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untitled lambda calculus writing system

this system is a non-linear decorative writing system for representing functions in the lambda calculus. this article assumes a cursory knowledge of what lambda calculus is and why it's the coolest thing ever.

decorative pink drawing of ((λ 1 1) (λλλ 1 2 (3 3 λλ 2 (4 2 1))) (λλ 1)

the basic idea of a non-linear writing system led me to a few obvious ideas. function application and lambdas could be represented by the structure of the writing, and individual atomic variables could be represented as symbols that fit into the structure. what symbols should i use?

a quick detour into de bruijn indexing

in most lambda calculus seen in math papers, lambda arguments are bound to names, usually using singular english letters. this is great for understanding how things work: for example, we may have a function that takes arguments f and n and applies f to n twice. since all things look (and are) the same in pure lambda calculus, names guide us to what roles variables take in a program. but technically speaking, we don't need variable names at all! function arguments can be referred to by how many layers of lambdas deep the variable is from the lambda that takes it.

λz. (λy. y (λx. x)) (λx. z x) = λ ((λ 1 (λ 1)) (λ 2 1))

this method of representing lambdas isn't very practical for understanding what they do at a glance, but it gives us some nice benefits. for one, each form of a lambda has exactly one representation: both λyy and λxx are represented as λ 1. 1

for more information and examples, see de bruijn indexing on wikipedia.

the symbols

the system uses base 3 numbering (starting at 1) to represent our symbols. this base number is small but not generally too cumbersome, and the low number of symbols makes them easier to distinguish.

we can represent numbers both vertically and horizontally. each digit can be stretched arbitrarily to fit its needed area. multiple digits are stacked or placed side by side, depending on the orientation.

under a horizontal line, the digit 1 has an end on the center of the left side, curving into the center of the top, then going down, forming a vertical line, then curving into the center of the right side. the digit 2 starts in the upper right corner, moves to the upper left corner, and then goes down to the lower left corner, curving on its way to approach the right side near the center. the 0 digit is an X shape with two lines going from opposite corners. to the right of a horizontal line, the digits are same, but flipped around an axis starting at the top left corner.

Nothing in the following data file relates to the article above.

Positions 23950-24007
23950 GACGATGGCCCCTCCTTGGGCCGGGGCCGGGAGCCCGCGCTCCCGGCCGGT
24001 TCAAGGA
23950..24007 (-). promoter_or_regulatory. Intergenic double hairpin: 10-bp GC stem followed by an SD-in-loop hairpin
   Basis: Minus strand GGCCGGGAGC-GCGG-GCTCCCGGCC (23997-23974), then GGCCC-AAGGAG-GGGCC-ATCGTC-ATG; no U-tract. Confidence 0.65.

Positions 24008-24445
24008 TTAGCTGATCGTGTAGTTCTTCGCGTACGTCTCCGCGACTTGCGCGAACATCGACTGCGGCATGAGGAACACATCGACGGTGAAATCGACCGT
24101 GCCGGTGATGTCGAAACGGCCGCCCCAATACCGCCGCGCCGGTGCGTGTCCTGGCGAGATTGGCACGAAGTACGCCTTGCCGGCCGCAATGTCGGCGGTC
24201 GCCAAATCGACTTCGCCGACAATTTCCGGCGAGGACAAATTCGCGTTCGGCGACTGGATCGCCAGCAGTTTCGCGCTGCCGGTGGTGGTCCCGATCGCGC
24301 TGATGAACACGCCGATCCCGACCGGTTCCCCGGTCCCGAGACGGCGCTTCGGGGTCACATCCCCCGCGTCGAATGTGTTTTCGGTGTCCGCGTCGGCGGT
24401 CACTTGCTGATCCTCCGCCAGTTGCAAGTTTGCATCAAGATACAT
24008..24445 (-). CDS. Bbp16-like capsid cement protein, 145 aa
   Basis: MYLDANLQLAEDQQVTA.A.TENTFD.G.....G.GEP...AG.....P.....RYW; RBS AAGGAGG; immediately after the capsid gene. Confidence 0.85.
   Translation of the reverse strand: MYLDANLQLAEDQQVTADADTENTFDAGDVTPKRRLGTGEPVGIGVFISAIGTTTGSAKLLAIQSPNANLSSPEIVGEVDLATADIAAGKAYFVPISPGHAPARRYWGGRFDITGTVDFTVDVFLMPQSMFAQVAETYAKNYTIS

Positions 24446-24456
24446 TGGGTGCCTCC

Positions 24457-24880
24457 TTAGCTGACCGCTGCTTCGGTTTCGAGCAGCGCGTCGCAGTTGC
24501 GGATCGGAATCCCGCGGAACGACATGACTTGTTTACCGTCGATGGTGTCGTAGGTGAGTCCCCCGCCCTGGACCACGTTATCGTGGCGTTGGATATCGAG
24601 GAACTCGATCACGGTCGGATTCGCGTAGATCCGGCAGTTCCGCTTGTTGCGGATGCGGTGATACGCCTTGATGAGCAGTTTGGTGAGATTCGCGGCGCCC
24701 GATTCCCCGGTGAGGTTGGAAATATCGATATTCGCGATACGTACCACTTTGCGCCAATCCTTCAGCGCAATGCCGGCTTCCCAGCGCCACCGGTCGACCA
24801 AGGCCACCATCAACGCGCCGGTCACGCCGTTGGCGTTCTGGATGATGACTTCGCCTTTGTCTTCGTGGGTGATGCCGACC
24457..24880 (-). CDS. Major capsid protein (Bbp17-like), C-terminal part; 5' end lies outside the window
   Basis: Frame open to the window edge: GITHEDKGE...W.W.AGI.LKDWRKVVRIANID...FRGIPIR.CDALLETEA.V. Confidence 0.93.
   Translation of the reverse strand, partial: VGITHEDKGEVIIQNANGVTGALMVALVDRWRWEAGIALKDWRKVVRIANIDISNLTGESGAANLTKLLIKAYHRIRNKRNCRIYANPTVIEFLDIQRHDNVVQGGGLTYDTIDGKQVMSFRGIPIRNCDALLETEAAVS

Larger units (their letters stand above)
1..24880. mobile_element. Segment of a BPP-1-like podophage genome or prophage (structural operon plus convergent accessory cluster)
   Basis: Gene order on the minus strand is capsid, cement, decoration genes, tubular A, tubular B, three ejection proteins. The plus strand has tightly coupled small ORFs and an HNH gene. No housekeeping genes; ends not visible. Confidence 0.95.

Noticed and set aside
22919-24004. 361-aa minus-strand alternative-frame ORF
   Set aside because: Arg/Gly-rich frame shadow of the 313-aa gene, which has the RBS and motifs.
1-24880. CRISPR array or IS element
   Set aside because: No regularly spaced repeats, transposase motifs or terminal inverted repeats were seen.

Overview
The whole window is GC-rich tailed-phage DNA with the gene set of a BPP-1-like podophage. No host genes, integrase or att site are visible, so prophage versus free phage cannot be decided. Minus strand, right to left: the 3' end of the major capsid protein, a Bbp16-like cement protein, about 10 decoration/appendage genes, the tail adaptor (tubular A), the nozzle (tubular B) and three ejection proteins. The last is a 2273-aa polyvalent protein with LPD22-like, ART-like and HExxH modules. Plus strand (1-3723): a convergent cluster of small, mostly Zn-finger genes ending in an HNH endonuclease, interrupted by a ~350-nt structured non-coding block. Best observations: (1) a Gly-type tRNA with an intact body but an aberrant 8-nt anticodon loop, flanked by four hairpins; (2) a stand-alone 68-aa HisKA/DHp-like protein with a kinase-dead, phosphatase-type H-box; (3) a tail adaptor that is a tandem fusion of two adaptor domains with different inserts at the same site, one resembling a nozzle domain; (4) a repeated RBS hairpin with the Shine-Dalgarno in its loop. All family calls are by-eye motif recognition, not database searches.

application

to apply functions, each argument is placed left-to-right under a horizontal line, or bottom-to-top to the right of a vertical one. when an application is nested inside of another one, the "direction" of the block is switched--a vertical one is placed inside of a horizontal one, and vice versa.

(1 2) and ((1 2) (1 3))

lambdas

lambdas look just like function application, except instead of one bar, there's two or more. two bars represent a single lambda; three bars represent a lambda nested inside another lambda; four bars represent three nested lambdas, etc.

λ (1 2) and λ (λ (1 2))

let's go SKIing

let's start with some basic examples. the S, K, and I combinators. it is possible to recreate any lambda using combinations of these simple functions! in order shown, we have I, which returns its only argument, K, which takes two arguments and returns the first, and S, which takes three arguments and applies the combination of its first and third arguments to the combination of its second and third arguments. (it's easier to see notated.)

λx. x = λ 1; λx. λy. x = λλ 2; λx. λy. λz. (x z) (y z) = λλλ 3 1 (2 1)

other famous functions

first, we have the Y combinator, which allows recursive functions. second, we have the successor function in the church numerals, which takes an integer encoded as a lambda and returns the integer 1 higher. finally, we have a function that adds two church-numeral numbers. this one kind of looks like a weird man!

Y = λλ (λλ 2 (1 1)) (λλ 2 (1 1)); successor = λλλ 2 (3 2 1); addition = λλλλ (4 2 (3 2 1))


  1. this negates the need for α-conversion. of course, there are other lambdas that trivially do the same thing but are represented differently.↩︎